Round two with Annabelle Forrestal: Matt Selby, markets and mussels
This is part two of my interview with Annabelle Forrestal, exec chef of Vine Street Pub in Denver and Mountain Sun Pub & Brewery and Southern Sun in Boulder. Part one of my interview with Forrestal ran yesterday.
What you'd like to see more of in Denver/Boulder from a culinary standpoint: More markets. I grew up walking down to our local farmers' market just about every day to eat, play, socialize, observe and just hang outside. When I was fifteen, I turned from customer to employee and continued to work there every summer for six years. I developed great relationships with the customers, and I had regulars who would come in to discuss what to cook for the week, or what to serve for a dinner party. They would ask me to pick melons that would be ripe on a certain day down the road, and since I ate all the produce myself, I knew what it should look like, smell like and taste like. I provided only the best for my customers, and each week they would return wanting more. It's all about local, seasonable and good-tasting food provided by a knowledgeable person who cares.
What you'd like to see less of in Denver/Boulder from a culinary standpoint: Overpriced burger joints.
Which chef in Denver/Boulder do you most respect? Matt Selby seems like a pretty cool guy. The EatDenver Harvest Week event was one of the coolest things I've ever been a part of, and Matt seemed honest, direct and a genuine leader. He also kept his cool after a butane explosion -- a sound similar to that of a gunshot -- in the middle of dinner. I'm also intrigued by the culinary path he's taken, his connections to chefs in Denver, and the fact that he runs two very successful and fun restaurants. He gives me hope and determination that I, too, can one day cook at the James Beard House.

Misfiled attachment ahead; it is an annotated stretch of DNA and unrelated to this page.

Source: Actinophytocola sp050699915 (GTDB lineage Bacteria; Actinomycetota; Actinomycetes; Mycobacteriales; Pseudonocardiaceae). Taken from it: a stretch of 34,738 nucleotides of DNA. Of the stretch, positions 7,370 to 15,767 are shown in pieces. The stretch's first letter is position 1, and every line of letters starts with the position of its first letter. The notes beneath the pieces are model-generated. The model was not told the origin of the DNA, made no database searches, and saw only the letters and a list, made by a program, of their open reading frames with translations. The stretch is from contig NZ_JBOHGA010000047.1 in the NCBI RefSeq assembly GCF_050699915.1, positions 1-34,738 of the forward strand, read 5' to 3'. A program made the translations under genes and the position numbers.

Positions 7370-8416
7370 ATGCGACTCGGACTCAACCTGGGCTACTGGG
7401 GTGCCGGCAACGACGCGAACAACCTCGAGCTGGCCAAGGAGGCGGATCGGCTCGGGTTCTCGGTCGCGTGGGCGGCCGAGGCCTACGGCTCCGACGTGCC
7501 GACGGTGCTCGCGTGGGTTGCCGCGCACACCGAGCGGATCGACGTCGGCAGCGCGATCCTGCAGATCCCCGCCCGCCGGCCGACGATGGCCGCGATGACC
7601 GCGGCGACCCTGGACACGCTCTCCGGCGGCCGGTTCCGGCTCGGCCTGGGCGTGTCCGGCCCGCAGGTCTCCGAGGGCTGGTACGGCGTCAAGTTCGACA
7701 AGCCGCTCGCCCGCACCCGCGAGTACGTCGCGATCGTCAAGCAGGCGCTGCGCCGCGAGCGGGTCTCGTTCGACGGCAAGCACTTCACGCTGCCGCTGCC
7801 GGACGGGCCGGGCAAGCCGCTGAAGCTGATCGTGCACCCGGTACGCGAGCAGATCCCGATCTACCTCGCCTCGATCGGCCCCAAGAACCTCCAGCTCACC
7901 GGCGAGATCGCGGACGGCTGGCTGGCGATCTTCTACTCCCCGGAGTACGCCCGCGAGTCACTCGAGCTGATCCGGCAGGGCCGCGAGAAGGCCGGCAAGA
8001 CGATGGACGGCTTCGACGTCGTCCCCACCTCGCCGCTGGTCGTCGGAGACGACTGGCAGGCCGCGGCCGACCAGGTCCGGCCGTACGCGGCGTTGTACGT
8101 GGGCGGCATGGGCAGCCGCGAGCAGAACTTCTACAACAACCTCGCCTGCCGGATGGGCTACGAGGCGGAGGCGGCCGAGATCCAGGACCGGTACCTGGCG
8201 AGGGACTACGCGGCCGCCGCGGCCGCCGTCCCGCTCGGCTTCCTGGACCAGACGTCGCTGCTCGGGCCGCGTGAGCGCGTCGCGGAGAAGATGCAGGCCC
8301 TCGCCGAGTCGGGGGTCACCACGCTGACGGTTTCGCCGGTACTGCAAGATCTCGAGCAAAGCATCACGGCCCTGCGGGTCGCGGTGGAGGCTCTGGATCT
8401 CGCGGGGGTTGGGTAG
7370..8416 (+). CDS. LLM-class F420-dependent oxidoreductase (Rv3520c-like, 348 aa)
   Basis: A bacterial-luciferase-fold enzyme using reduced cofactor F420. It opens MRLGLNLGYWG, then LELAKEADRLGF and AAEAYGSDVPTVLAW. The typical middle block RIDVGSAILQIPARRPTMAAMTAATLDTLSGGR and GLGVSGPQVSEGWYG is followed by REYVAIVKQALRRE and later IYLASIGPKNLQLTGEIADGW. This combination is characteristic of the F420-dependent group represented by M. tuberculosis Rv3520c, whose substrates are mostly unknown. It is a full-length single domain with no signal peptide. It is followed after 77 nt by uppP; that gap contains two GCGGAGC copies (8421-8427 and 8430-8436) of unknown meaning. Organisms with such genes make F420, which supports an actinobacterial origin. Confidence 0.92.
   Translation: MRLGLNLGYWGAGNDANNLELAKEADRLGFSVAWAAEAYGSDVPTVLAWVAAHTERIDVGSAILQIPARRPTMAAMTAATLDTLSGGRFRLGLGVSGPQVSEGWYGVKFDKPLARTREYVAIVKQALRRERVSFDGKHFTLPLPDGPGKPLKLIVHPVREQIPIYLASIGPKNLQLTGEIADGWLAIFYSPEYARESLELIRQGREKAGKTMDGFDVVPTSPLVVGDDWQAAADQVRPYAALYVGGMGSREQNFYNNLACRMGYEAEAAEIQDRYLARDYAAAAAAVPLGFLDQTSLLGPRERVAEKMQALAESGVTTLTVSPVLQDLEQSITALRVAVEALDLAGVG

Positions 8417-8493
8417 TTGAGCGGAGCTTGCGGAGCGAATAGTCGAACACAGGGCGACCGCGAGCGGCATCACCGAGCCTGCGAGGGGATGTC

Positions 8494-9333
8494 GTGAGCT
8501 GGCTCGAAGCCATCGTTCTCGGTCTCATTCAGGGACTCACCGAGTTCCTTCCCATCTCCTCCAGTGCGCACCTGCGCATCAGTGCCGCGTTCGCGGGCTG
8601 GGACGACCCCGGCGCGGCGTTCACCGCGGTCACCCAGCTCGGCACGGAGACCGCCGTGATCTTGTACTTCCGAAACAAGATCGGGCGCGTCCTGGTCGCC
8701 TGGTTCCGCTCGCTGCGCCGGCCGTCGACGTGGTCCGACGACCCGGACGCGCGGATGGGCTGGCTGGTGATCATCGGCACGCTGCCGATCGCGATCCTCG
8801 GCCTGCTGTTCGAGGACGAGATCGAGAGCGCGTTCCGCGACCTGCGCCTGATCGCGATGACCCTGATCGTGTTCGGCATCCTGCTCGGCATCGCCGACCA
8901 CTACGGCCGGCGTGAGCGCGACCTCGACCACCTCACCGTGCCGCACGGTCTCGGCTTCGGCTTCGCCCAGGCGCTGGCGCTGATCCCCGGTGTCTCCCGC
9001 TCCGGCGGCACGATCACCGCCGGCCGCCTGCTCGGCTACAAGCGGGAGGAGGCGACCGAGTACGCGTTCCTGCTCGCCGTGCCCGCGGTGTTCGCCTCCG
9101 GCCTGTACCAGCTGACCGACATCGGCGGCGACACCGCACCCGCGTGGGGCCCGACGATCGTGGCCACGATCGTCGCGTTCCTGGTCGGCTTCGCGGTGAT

If you could cook in another chef's kitchen, whose would it be? Fio Antognini, who's a very close friend to my family and owned a fine-dining French restaurant in St. Louis called Fio's LaForchette. My mama worked there when my sister and I were babies, and we frequented the restaurant often, and I learned what classic French food tasted like. I loved every bit of the restaurant, so when I turned sixteen, I asked for a job from Fio, because I wanted to experience the working aspect of the restaurant. I worked as an assistant to one of the waiters, filled water glasses, cut bread, reset tables, and, most important, got to hang out in the corner of the kitchen watching Fio lead his team. Every once in a while, Fio would step off the line and hand me a spoonful of something. I never asked what it was; I was smart enough to just eat it and be overwhelmed with amazing flavors. Unfortunately, I never got to actually cook with Fio before he sold his restaurant.
Greatest accomplishment as a chef: Cooking the entire classic Thanksgiving Day meal for my friends this year. It's a lot of pressure, because everyone has their own ideas of what they like, there's a lot of anticipation leading up to the day, and you definitely don't want to let them down. Friends can be your harshest critics, especially when they're hungry and missing their families. I think this year was a success.
Favorite celebrity chef: Julia Child is classic, and she had a pure understanding of food.
Celebrity chef who should shut up: One chef who's always bothered me is Emeril. I don't like the whole BAM! thing or how his audience oohs and aahs at the ingredients he uses. It distracts from the fact that he's actually a good chef.